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Friday 18 Aug 2017 | 07:27 | SYDNEY
Friday 18 Aug 2017 | 07:27 | SYDNEY

Generation HK: Stories of modern Hong Kong

Nathan Law, lawmaker and chairman of the pro-democracy Demosisto. Photo: (Justin Chin/Getty Images)

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28 July 2017 08:51

Ben Bland arrived in Hong Kong as the Financial Times’ South China correspondent in early 2015, in the immediate aftermath of the Occupy Central protests that brought various downtown points to a standstill for months. As he comments in his preface to Generation HK: Seeking Identity in China’s Shadow, Bland initially feared that he may have arrived too late. Yet as this book shows, the Occupy protests of 2014 were just the beginning of larger processes of political mobilisation and contestation in Hong Kong, a city which Bland evocatively describes as 'uncomfortable with its history, unhappy with its present and unsure of its future'.

Bland has been uniquely positioned to trace these post-Occupy developments as they unfolded in real time. Each chapter in Generation HK profiles a group of young people with whom he has exchanged thoughts on the future of the city: student leaders like Joshua Wong of Demosisto, 'rich kids' like the children of local tycoons, banned artists, politically mobilized insurance brokers, and aspiring revolutionaries like Chan Ho-tin of the Hong Kong National Party. The result is a book of reflective dialogues that is immensely readable, while at the same time sacrificing none of the rich complexity of the issues facing the city today: a city meant to enjoy democratic freedoms under the rule of an ever more powerful authoritarian state, with a largely ethnically Chinese population that nevertheless maintains its distance from the Chinese state that claims to represent them.  

Bland’s recounting of each interview, with quirky details and memorable quotes, brings his subjects to life.

Bland notes, for example, that student activist Joshua Wong has a penchant to refer to himself in the third person. Democratically elected yet disqualified lawmaker Nathan Law, reflecting upon his own relationship to China, memorably and exasperatedly comments that: 'A lot of people think we don’t know China, so we hate them. Actually, we know China, so that’s why we hate them'. Another interviewee, a young tycoon, when asked about how he envisions the future of Hong Kong, simply states pessimistically that his children 'better make sure they are set up for an international life'.

The contradictions, uncertainty, and excitement of life in Hong Kong today, two decades after the 1997 handover and three decades away from 2047, are captured in these lively and often unpredictable exchanges.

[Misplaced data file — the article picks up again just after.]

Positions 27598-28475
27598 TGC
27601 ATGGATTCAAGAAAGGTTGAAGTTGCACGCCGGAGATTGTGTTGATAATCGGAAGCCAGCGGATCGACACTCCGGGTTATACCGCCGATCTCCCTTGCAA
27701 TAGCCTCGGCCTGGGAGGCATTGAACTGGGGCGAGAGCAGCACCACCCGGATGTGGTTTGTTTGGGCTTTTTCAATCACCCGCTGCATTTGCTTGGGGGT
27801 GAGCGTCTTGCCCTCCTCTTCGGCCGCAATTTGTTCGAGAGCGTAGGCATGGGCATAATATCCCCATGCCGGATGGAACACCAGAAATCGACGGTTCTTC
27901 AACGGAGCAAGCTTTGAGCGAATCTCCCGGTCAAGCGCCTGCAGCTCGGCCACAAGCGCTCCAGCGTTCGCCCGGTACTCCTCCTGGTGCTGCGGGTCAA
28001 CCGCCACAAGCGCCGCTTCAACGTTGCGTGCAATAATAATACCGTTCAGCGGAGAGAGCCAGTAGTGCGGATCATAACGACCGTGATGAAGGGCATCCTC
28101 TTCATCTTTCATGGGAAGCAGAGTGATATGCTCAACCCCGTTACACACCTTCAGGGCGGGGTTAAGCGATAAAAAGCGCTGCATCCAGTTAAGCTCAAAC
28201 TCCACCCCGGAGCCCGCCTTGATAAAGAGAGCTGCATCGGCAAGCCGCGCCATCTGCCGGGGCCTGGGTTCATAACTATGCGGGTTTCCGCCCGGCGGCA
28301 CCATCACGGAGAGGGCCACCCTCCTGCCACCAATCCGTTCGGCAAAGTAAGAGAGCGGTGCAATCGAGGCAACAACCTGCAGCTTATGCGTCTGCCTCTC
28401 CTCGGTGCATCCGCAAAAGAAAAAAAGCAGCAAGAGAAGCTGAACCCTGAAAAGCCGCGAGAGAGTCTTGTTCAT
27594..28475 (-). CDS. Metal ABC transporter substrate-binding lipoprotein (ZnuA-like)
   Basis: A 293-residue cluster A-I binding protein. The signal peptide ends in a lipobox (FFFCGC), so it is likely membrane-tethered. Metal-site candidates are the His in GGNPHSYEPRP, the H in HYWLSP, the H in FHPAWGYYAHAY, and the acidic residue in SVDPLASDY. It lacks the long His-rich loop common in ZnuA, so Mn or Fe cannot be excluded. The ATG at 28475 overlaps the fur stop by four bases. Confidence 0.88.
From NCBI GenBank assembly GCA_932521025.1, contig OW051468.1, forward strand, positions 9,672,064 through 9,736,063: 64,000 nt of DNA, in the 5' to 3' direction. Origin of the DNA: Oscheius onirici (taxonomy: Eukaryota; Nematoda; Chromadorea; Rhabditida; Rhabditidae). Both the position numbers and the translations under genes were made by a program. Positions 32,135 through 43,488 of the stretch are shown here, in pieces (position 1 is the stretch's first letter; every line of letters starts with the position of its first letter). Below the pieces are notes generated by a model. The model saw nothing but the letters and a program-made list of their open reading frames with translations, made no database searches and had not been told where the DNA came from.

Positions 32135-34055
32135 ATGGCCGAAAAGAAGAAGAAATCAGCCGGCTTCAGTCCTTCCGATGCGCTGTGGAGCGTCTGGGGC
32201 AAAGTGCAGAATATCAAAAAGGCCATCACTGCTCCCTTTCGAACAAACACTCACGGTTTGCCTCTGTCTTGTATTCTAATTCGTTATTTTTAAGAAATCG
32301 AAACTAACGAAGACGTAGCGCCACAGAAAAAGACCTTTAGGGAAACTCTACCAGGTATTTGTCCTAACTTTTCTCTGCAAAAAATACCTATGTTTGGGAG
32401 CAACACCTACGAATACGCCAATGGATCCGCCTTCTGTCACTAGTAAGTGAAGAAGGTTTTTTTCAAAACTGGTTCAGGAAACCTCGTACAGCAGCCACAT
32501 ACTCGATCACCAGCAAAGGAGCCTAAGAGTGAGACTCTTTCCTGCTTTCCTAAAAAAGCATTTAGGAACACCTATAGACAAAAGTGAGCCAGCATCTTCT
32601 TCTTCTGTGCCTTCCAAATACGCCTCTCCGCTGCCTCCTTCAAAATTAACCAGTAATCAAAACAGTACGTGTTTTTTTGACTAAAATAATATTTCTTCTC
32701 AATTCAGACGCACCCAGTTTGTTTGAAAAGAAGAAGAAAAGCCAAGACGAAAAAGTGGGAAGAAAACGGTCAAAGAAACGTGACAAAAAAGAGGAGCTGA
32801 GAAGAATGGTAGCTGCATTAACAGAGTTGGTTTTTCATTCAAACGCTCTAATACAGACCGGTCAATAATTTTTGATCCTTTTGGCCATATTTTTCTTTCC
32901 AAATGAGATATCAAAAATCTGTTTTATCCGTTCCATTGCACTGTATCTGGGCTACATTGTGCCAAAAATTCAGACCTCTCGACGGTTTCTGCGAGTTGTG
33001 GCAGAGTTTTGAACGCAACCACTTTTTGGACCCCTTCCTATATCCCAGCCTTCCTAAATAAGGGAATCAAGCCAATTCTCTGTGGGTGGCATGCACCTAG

Yet beyond bringing their subjects to life, these interviews also bring the recent history of Hong Kong to life. Through these dialogues, Bland provides readers with a detailed study of Hong Kong society and its at best ambivalent relationship with China over the past two decades: the 2012 protests against national education; the emergence of cage homes; the rise of the Hong Kong independence movement; exam cramming schools; and the 2016 Fishball Revolution in Mongkok. Bland’s interviewees played central roles in these events and their stories, shifting from stereotypical depoliticised day jobs to active political engagement, are stories of a city undergoing a major political awakening as its way of life gradually slips away.

A crucial insight to emerge from these two levels of Bland’s narrative, interviews and history, is the extent to which Beijing’s hardline approach, the cornerstone of post-Tiananmen politics, is fundamentally counterproductive in the very different cultural and political environment of Hong Kong. As Bland states, 'the Communist hard-sell does not work in Hong Kong'. This important lesson is illustrated many times in Generation HK. There is Nathan Law’s political awakening when his 'patriotic' school principal publicly attacks imprisoned 2010 Nobel Peace Prize Laureate Liu Xiaobo, or the ironic fact that attempts to make discussion of Hong Kong independence illegal are actually empowering this once marginal cause.

Most tellingly, a number of interviewees report that the Hong Kong police’s disproportionately aggressive response to Occupy Central with tear gas and batons in September 2014 pushed them toward more radical paths of political engagement. The more that Beijing and its supporters attempt to exert control over Hong Kong, the more that people become alienated, and the more difficult it becomes to exercise any control. The Beijing regime has forgotten the well-known Maoist adage from which the book starts: 'wherever there is oppression, there is resistance.'

Generation HK is a welcome addition to the literature on contemporary Hong Kong. Compared to the speed at which developments are unfolding in this city today, academic publishing proceeds at a truly glacial pace, and I have struggled in my own teaching to find readings that convey the full complexity of the current political and cultural situation in Hong Kong. Generation HK resolves this dilemma by tracing the city’s recent history through a series of unforgettable profiles of young Hong Kong residents. Whether you are a Hong Kong expert or a general reader, Generation HK will leave a lasting impression with its powerful stories and memorable insights about this endlessly complex city and its uncertain future under Beijing’s rule.

 

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